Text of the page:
4. P. Tessari. (2019) American Journal of Clinical Nutrition https://academic.oup.com/ajcn/article/110/2/255/5514140
  5. G. Wu (2014) Journal of Animal Science & Biotechnology
    https://jasbsci.biomedcentral.com/articles/10.1186/2049-1891-5-34
  6. E. Lopez et al. (2021) Journal of Nutrients
  7. R. D. Alcock et al. (2019) Frontiers in Nutrition
    https://www.frontiersin.org/articles/10.3389/fnut.2019.00163/full
  8. Y. Hou & G. Wu (2017) Advance in Nutrition
    https://academic.oup.com/advances/article/8/1/137/4616697
  9. Libre Text Biology (2021)
    https://bio.libretexts.org/Bookshelves/Introductory_and_General_Biology/Book%3A_Introductory_Biology_(CK-12)/09%3A_Plants/9.12%3A_Plant_Tissues
  10. Nutrition Data
    https://nutritiondata.self.com/foods-000095094091000000000-w.html
  11. A. Oikarenin (1994) Journal of Photodermatology. Photoimmunology & Photomedicine https://pubmed.ncbi.nlm.nih.gov/8043384/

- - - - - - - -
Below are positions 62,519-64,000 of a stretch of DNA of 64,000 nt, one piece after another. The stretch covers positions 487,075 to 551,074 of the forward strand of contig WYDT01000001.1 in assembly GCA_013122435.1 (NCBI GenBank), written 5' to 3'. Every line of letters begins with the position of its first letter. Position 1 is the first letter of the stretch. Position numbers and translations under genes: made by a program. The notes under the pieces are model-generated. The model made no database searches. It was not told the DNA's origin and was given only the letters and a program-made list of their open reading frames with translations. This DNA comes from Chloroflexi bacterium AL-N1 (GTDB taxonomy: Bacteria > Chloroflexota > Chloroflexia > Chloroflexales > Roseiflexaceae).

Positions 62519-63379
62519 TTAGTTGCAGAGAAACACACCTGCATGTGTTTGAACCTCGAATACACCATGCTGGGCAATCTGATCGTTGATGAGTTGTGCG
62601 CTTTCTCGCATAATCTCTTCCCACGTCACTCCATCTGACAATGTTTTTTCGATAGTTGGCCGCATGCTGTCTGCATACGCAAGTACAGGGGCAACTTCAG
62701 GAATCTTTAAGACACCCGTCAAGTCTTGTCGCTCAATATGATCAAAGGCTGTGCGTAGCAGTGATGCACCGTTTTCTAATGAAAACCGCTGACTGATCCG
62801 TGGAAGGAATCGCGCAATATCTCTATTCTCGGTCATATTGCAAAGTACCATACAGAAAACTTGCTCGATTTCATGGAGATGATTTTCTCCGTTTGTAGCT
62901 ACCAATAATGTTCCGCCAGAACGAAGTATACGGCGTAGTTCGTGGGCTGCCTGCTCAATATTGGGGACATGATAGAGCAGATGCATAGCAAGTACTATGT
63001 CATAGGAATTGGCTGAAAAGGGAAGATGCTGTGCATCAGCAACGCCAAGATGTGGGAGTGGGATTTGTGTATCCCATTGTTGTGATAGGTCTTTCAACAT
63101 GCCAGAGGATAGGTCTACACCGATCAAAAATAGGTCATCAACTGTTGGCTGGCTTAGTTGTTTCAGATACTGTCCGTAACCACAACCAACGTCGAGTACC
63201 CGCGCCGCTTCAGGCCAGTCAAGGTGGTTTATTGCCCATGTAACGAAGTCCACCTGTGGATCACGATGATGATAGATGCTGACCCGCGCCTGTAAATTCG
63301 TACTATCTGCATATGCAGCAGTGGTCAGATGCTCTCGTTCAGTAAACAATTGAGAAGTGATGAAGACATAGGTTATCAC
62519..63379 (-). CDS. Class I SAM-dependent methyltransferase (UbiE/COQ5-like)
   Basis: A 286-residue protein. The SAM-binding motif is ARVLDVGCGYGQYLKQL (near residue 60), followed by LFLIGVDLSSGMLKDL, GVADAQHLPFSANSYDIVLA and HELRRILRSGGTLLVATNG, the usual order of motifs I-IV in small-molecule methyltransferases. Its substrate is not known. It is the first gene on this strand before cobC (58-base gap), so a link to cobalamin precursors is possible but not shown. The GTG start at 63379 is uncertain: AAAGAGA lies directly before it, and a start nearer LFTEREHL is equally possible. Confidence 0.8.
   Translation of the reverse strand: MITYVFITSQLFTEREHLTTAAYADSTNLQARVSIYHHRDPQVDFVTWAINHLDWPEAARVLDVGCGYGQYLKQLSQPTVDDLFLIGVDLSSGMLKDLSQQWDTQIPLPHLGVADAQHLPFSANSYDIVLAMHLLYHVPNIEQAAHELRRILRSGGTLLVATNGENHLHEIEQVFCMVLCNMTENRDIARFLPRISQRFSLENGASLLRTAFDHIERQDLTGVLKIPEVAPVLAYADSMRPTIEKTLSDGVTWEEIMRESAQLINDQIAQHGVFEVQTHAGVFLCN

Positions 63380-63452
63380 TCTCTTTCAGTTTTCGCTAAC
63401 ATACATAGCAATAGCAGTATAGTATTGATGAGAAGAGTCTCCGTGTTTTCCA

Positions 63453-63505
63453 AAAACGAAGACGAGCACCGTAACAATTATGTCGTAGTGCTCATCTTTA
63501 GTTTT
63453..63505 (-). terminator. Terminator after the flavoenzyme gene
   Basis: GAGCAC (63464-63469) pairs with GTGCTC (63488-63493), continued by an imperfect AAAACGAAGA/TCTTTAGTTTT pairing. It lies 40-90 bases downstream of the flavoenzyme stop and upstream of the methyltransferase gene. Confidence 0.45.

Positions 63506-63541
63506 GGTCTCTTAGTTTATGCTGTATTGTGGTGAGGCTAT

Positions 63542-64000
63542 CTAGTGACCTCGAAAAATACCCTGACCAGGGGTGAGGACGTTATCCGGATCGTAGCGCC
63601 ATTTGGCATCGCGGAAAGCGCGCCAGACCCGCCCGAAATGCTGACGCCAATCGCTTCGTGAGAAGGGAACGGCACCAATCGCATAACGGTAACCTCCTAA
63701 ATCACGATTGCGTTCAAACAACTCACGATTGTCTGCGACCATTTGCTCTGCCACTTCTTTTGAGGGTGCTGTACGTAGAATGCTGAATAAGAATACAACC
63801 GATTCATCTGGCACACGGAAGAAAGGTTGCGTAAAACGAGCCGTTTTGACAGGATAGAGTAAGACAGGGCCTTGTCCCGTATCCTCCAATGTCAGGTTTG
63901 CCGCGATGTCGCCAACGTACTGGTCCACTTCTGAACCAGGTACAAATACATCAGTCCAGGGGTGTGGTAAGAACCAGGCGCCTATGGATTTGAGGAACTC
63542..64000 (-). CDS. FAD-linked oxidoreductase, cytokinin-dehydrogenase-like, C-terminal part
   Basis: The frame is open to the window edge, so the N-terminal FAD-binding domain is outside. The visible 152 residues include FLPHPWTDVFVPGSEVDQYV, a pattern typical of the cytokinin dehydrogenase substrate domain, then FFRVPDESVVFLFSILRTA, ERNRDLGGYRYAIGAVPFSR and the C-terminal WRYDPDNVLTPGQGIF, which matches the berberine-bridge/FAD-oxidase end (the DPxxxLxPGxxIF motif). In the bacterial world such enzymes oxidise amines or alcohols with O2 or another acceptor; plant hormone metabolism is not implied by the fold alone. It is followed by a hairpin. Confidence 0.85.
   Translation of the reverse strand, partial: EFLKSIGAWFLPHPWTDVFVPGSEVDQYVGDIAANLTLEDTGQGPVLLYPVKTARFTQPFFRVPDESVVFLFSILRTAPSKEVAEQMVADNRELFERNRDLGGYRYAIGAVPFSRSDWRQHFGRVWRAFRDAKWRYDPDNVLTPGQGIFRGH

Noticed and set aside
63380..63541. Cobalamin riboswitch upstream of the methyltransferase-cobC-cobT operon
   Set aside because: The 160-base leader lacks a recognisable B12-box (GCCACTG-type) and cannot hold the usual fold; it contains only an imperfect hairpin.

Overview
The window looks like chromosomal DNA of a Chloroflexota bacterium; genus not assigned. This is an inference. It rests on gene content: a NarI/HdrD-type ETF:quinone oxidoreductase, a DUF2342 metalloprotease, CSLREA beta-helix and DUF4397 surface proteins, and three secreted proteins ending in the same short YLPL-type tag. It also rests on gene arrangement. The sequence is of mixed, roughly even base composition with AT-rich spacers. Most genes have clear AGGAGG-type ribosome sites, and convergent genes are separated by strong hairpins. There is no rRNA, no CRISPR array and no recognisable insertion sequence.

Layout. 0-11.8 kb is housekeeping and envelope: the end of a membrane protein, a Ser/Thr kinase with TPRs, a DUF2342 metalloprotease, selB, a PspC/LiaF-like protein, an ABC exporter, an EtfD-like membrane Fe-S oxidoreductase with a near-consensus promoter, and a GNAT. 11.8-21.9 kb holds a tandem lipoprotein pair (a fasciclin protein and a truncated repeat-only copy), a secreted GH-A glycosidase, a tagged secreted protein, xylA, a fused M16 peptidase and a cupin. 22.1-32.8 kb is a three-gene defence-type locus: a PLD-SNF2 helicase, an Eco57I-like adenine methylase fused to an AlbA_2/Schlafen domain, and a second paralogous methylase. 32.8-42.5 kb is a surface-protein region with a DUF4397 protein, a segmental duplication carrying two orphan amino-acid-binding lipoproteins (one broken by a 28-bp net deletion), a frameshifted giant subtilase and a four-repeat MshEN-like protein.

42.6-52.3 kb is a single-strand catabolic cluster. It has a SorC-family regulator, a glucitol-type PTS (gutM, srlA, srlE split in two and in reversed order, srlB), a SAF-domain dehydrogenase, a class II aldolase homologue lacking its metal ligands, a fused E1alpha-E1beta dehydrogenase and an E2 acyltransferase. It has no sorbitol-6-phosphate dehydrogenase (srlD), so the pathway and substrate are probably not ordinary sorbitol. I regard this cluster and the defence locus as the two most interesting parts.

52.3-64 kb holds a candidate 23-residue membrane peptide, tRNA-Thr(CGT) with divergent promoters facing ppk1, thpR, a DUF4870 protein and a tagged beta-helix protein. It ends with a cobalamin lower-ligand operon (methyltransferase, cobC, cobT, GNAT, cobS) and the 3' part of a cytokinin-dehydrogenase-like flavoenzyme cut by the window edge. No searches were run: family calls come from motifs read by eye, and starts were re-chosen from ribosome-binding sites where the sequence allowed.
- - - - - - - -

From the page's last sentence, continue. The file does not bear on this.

12. C. Harris & C. Fraser (2004) Journal of Osteomy and Wound Management https://pubmed.ncbi.nlm.nih.gov/15509882/
  13. M. Barchitta et al. (2019) International Journal of Molecular Sciences https://www.mdpi.com/1422-0067/20/5/1119
  14. P. & M. Hujoel (2022) American Journal of Clinical Nutrition https://pubmed.ncbi.nlm.nih.gov/34396385/
  15. J. Pullar et al. (2017) Journal of Nutrients https://www.mdpi.com/2072-6643/9/8/866
  16. National Library of Medicine
  17. M. Evans et al. (2020) Journal of Cosmetic Dermatology